Sometimes you need buttons and knobs.
VR gaming has opened a lot of eyes recently, especially when it comes to really feeling like you're in the game. Immersion is the key right now, and most developers have really latched on to that system and are doing incredibly well with new concepts to pull you in. Flight games, though, flight games remain mostly the same. Grab your gamepad or reach out to your mouse and keyboard, look around at the incredible universe on display in front of you, and whatever you do don't look down at the virtual arms using the super cool futuristic flight panel in front of you. Those aren't your arms, even though they're coming out of your body. Kinda sucks, right?
The answer to this particular conundrum is a piece of tech PC gamers have had access to for well over a decade, and in VR it really takes flight games to that immersive happy place.
Hands On Throttle and Stick (HOTAS for short) controllers are just about the farthest thing from a new idea you can get in PC gaming. They've been around forever, it seems like almost nobody uses them, and they're often prohibitively expensive for the one or two games that actually support the hardware. HOTAS controller manufacturers know their audience, and focus on delivering more and more realistic-feeling controllers every year. Controllers that resist when you encounter turbulence in the game, that feel like they were ripped out of an actual fighter jet, and seem impossibly complicated at first glance. These are not toys for the casual gamer, they're tools for totally immersing yourself in the game you want to play. When combined with a VR headset, that immersion is more complete than ever.
The big VR title that supports HOTAS controllers right now is Elite: Dangerous, the massive space game with a development team that is probably still laughing at No Man's Sky. Elite supports a ton of different HOTAS controller setups, making it possible for you to spend $50 on a Thrustmaster T-Flight or $400 on a Warthog depending on how invested you are in the game. Like any controller, you can map the buttons in Elite to whatever you want on the massive controllers, and then you put on the VR headset and get ready to game. Since your vision is replaced with the virtual world, you need to make those button configurations as simple and friendly as possible. This is easier on the HOTAS controllers with more options, but those options also make the price go up.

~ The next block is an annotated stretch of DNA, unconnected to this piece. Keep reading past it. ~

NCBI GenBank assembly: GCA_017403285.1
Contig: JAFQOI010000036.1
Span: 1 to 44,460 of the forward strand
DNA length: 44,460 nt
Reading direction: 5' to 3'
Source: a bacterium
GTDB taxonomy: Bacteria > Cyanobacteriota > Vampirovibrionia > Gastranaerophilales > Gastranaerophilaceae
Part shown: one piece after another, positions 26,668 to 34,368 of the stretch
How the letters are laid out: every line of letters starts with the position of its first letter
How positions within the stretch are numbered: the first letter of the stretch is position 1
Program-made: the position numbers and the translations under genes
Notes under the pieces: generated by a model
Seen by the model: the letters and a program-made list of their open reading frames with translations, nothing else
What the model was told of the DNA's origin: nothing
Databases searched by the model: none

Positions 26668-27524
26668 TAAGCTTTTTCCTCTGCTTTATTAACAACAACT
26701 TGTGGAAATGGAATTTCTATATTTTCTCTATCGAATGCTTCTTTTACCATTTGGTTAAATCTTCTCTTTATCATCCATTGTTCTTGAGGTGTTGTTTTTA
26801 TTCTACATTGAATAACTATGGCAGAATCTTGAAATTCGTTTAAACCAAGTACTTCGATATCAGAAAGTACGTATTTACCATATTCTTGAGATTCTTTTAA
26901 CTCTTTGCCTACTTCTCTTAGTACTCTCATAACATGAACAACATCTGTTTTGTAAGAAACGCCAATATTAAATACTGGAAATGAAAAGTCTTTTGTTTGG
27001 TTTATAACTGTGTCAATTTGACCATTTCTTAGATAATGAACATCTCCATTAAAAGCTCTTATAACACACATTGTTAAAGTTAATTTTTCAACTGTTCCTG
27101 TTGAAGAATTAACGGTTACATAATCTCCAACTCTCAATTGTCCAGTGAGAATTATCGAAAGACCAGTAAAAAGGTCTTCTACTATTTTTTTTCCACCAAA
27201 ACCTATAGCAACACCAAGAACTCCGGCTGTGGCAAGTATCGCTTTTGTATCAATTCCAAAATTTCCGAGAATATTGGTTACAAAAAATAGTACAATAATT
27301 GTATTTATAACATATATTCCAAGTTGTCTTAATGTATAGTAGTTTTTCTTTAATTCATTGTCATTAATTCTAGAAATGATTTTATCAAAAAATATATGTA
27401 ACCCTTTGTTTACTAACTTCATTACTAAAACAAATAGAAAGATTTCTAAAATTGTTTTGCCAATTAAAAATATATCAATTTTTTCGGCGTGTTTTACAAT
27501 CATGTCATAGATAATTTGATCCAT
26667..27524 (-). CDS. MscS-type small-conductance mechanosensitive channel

HOTAS users are always going to be the niche inside of a niche, but these experiences are something worth getting excited over.
Playing Elite: Dangerous in VR with a HOTAS setup is incredible. You look down and your arms are actually where they're supposed to be. When you slam the throttle forward and pull the stick back, your pilot avatar is doing basically the same thing. The animations sync up with your activities in ways that aren't possible with a gamepad or touch controllers, and it makes a huge difference in playing the game. It also means you come much closer to wetting yourself when you drop out of supercruise and find yourself entirely too close to a star, but that level of immersion is what flight games have been aiming for this whole time.
We're going to see more VR-friendly flight games moving forward. Eve: Valkyrie is currently an Oculus exclusive and has limited support for HOTAS controllers, and with games like Star Citizen in development there's a lot to look forward to. We're still going to have games like Star Trek: Bridge Command that can't really support anything other than touch controllers or gamepad due to the game design. HOTAS users are always going to be the niche inside of a niche, but when it comes to VR these experiences are something worth getting excited over.